Davis and the Big Blue Machine, the once-invincible party appáratus that is so clearly past due for an overhaul, had firmly expected Ontario to reward good government with an absolute majority. Private party polls taken by Robert Teeter consistently showed that all the Conservatives had to do was ask and they would receive at least 65 places in the 125House. For 19 months, Davis and his government had lived with the uncertainty a minority (at dissolution, party standwere PC 52, NDP 38, Liberals 35) and they had grown weary of the game. The Liberals, under a stumbling psychiatrist named Stuart Smith, had never looked more vulnerable. The opposition New Democrats, under the articulate but strangely subdued Stephen Lewis, were a long way from winning the hearts minds of what is traditionally a cautious, conservative electorate. The uncertainty in Quebec seemed to underline logic of a pitch for stability in Ontario. economy, though not as robust as Ontarians would like, was less shaky than many feared it might be later in the year. it was with understandable confidence Davis embarked on his third cam-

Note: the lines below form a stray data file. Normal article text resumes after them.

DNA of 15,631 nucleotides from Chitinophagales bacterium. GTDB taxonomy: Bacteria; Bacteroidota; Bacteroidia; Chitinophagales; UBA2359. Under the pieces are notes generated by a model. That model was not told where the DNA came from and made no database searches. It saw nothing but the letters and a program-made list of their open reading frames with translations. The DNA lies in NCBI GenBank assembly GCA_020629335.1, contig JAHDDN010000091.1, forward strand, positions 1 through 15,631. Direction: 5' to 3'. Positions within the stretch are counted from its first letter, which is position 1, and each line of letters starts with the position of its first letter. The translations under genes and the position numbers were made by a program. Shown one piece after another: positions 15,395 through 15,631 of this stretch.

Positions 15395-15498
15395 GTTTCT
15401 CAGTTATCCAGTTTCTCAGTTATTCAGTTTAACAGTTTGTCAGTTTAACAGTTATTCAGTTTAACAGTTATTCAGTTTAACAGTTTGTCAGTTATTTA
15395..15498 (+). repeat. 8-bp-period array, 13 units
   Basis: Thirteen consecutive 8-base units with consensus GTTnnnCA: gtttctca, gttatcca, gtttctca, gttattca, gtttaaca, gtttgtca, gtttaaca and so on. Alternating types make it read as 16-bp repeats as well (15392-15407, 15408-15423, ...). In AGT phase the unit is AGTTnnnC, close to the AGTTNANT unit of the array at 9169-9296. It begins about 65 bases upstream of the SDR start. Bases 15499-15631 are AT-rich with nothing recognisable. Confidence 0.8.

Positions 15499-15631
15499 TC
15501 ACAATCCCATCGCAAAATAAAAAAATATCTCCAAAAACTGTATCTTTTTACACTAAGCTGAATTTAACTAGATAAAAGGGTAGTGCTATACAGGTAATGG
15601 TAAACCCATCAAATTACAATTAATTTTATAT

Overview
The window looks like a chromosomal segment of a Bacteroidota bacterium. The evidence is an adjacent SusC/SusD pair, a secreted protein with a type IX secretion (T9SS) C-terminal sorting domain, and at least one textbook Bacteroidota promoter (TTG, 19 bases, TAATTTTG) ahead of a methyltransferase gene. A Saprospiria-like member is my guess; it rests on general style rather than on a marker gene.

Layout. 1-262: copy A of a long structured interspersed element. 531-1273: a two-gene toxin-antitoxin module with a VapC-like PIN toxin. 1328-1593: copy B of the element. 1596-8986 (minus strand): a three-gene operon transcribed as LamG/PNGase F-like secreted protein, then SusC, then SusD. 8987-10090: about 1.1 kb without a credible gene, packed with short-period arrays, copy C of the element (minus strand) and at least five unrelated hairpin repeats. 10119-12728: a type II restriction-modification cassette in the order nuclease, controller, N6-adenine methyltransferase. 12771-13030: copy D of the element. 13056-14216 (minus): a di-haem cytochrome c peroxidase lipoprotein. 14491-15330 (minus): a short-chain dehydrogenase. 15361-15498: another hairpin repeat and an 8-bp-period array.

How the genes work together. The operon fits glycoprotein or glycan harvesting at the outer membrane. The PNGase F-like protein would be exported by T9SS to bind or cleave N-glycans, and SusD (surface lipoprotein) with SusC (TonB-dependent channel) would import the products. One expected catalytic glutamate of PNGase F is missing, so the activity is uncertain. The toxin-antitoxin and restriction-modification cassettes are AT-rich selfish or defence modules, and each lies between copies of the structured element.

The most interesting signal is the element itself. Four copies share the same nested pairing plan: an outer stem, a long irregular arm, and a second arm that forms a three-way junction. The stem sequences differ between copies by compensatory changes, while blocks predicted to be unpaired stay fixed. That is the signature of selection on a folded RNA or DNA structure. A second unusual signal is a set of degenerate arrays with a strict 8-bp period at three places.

paign as leader of a party that has held uninterrupted power since 1943.
But after more than five weeks and $20 million worth of campaigning, Ontarians declined to be stampeded. They returned 58 PCS, moved the Liberals into second place with 34 seats and relegated the New Democrats to third with 33. “Davis won and lost,” growled former Tory premier John Robarts, in a succinct election-night summary. “Smith lost and won. Lewis lost and lost.” Indeed. Four days later, while members of his staff wept openly, a cool and smiling Lewis, 39, announced he’d had enough and would step down as leader as soon as the party picked a successor. A fall leadership convention seemed likely.